Outeiro TF, Alcalay RN, Antonini A, Attems J, Bonifati V, Cardoso F, Chesselet MF, Hardy J, Madeo G, McKeith I, Mollenhauer B, Moore DJ, Rascol O, Schlossmacher MG, Soreq H, Stefanis L, Ferreira JJ
Mov Disord. 2023 May 8.
Background: More than 200 years after James Parkinsondescribed a clinical syndrome based on his astute observations, Parkinson’s disease (PD) has evolved into a complex entity, akin to the heterogeneity of other complex human syndromes of the central nervous system such as dementia, motor neuron disease, multiple sclerosis, and epilepsy. Clinicians, pathologists, and basic science researchers evolved arrange of concepts andcriteria for the clinical, genetic, mechanistic, and neuropathological characterization of what, in their best judgment, constitutes PD. However, these specialists have generated and used criteria that are not necessarily aligned between their different operational definitions, which may hinder progress in solving the riddle of the distinct forms of PD and ultimately how to treat them.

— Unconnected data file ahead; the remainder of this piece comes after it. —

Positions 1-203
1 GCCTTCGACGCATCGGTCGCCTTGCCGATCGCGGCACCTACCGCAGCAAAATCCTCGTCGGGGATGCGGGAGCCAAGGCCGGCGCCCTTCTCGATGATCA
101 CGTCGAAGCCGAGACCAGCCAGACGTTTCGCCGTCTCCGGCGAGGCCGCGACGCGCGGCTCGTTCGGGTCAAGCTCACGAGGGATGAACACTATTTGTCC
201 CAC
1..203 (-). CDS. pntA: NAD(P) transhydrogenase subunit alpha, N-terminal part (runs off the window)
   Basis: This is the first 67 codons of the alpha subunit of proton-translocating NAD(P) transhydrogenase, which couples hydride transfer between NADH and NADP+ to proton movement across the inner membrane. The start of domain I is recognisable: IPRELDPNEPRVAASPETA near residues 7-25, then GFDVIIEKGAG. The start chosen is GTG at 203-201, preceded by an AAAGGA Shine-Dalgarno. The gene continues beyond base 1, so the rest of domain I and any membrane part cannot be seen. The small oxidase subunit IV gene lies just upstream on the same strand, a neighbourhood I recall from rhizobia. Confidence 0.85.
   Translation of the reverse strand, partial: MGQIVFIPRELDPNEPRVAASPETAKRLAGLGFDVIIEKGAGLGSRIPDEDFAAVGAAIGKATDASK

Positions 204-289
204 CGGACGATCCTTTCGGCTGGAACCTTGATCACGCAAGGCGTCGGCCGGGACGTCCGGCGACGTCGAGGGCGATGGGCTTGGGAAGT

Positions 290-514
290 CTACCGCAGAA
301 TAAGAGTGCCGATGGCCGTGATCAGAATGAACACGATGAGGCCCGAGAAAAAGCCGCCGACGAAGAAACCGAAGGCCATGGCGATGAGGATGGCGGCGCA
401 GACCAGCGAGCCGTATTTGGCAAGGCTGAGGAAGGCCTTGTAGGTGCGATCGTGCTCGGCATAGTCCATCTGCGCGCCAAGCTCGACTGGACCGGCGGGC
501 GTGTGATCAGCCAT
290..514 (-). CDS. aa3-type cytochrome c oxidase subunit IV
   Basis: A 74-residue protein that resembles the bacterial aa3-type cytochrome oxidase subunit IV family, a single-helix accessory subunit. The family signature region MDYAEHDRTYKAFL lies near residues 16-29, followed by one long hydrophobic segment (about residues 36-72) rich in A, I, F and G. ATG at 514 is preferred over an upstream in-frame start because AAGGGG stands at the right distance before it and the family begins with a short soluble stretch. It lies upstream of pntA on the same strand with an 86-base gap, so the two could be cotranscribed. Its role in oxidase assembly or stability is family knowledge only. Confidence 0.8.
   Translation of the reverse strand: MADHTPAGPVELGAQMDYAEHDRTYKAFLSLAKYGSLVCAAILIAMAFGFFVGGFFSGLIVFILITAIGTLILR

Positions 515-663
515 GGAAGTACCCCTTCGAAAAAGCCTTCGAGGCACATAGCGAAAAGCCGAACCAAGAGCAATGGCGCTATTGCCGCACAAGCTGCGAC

Objective: This task force has identified current in consistencies between the definitions of PD and its diverse variants in different domains: clinical criteria, neuropathological classification, genetic subtyping, biomarker signatures, and mechanisms of disease. This initial effort for “defining the riddle” will lay the foundation for future attempts to better define the range of PD and its variants, as has been done and implemented for other heterogeneous neurological syndromes, such as stroke and peripheral neuropathy. We strongly advocate for a more systematic and evidence-based integration of our diverse disciplines by looking at well-defined variants of the syndrome of PD.
Conclusion: Accuracy in defining endophenotypes of “typical PD” across these different but interrelated disciplines will enable better definition of variants and their stratification in therapeutic trials, a prerequisite for breakthroughs in the era of precision medicine. © 2023 The Authors. Movement Disorders published by Wiley Periodicals LLC on behalf of International Parkinson and Movement Disorder Society.